What's more, Carter-Williams impressed with his ability to anticipate passing lanes and reach in for steals. Now, steals is often an overrated statistic when evaluating defense, since a high steal tally often means a predilection towards gambling, lunging for swipes that don't come to fruition and leave you (and subsequently, your whole team) out of defensive position, but MCW didn't guess wrong a whole lot, and when he did get hands on the ball, he excelled at transitioning into the fast break, with the speed and handling to finish himself and the smarts to kick ahead or cross-court to open teammates. On a team that's going to struggle in the half court like the Sixers invariably will next year (and maybe a couple years after), being able to get those easy points off turnovers will be tremendously key for them to stay in games.

On the whole? I'd be lying if I said I came away from the Sixers' week in Orlando convinced that Michael Carter-Williams was absolutely the guy to quarterback the next good 76ers team. If he can't score--like, at all--that's a pretty tough problem to get around, regardless of how much he contributes elsewhere on the floor, and there's a lot of feel-for-the-game stuff that he still needs to learn about leading a team and directing an offense and all that stuff. But Rich Hoffman of Liberty Ballers has done a good job of putting MCW's shooting and scoring in perspective as his "swing skill"--the area in which the degree of his improvement will determine the degree of his ability to be effective as an NBA player. You'd rather know for a fact that he can do it, but the fact that being able to do it is pretty much all that's keeping him from being a good pro is cause for optimism, since it's a partially learnable skill, and you'd rather have a super-talented guy with one gaping hole in his game than someone who's just across-the-board mediocre.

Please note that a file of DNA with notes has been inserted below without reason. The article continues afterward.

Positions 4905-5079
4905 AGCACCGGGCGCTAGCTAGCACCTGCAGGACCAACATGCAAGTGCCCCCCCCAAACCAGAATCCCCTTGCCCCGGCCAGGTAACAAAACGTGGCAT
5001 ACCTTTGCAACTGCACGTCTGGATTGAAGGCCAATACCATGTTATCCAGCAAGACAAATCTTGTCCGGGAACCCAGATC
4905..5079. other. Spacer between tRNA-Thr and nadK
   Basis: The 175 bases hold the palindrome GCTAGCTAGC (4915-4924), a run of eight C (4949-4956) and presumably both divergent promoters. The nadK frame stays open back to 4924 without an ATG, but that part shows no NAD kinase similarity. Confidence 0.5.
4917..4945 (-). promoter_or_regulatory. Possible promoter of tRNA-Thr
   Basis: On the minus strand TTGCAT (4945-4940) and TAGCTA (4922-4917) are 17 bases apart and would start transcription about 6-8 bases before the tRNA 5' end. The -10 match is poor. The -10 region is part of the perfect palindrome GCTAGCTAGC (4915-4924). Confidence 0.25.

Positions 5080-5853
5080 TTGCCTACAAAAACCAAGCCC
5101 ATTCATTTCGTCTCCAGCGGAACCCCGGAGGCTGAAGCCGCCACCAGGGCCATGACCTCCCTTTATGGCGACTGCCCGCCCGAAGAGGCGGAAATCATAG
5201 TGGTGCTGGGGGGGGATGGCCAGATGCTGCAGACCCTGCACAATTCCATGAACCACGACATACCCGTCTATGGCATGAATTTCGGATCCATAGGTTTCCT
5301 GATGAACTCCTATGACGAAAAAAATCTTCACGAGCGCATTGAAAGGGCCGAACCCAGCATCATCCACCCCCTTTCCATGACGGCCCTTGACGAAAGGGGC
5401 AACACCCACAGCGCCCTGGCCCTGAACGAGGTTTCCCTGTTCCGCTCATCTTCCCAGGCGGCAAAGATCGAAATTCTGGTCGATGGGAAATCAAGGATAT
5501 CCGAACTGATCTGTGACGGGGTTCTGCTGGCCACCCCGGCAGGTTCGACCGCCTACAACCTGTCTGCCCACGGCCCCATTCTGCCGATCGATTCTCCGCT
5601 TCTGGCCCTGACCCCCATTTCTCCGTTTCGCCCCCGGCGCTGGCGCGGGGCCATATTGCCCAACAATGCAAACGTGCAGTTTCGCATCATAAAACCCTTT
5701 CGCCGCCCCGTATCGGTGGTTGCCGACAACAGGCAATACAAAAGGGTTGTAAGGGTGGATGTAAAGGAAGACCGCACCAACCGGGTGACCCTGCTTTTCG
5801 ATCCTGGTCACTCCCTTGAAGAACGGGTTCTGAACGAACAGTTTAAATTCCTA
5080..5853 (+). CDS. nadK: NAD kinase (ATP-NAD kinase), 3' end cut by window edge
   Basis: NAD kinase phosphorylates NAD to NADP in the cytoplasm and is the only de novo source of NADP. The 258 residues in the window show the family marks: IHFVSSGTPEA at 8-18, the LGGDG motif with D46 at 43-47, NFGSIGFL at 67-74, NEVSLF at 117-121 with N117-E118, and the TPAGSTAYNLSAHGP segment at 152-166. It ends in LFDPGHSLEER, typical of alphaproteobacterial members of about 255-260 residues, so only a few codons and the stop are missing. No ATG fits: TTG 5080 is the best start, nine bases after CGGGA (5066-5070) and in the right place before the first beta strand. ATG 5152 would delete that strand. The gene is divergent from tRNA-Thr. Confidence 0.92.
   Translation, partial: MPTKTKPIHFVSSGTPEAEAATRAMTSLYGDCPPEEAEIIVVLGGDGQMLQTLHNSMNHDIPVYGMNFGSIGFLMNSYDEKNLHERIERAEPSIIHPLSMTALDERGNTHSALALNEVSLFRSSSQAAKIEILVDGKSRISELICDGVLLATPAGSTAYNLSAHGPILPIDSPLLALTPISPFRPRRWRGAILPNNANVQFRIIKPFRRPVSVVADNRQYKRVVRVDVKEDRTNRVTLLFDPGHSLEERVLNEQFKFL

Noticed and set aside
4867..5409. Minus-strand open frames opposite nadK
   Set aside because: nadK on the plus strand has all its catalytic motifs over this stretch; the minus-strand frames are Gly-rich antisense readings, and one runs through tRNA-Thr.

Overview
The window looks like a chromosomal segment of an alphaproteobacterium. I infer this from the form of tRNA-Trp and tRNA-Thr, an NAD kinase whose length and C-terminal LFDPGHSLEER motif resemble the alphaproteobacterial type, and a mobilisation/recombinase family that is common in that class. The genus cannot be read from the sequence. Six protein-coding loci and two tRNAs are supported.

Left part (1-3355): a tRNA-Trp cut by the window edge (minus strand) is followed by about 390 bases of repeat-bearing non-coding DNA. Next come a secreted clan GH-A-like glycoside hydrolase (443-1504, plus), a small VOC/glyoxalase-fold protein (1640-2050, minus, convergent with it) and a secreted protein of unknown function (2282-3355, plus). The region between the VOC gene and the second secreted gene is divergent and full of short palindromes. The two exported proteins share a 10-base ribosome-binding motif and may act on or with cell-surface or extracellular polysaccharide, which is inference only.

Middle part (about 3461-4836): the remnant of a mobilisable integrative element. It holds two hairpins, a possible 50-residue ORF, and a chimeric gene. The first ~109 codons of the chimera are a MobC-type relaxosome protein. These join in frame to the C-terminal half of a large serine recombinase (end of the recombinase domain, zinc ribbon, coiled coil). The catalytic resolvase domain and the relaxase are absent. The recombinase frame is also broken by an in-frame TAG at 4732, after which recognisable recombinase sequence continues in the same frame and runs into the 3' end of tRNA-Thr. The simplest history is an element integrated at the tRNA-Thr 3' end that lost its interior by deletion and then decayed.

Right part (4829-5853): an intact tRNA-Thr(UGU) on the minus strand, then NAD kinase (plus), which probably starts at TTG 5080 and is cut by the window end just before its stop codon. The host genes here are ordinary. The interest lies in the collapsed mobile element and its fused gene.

For some additional perspective, I'd advise you to look at the Summer League case of Utah's Trey Burke, taken two spots ahead of Michael Carter-Williams in the 2013 draft, the highest-picked point guard of the whole class. Burke's struggles in Orlando arguably eclipsed even Carter-Williams', with the rookie point also finishing with a final FG% in the 20s, as well as a disturbingly arid 1-19 mark from three over the week. (Even MCW managed to hit four total from deep over five games.) Burke did not impress terribly with his playmaking or defense, and seemed to struggle to get any kind of easy baskets--the few shots he made seemed to all come off tough fadeaways and long catch-and-shoots, which, cool, but when playing against the weak competition of Summer League, making it look easy is always a better sign for a player's pro prospects than making it look hard.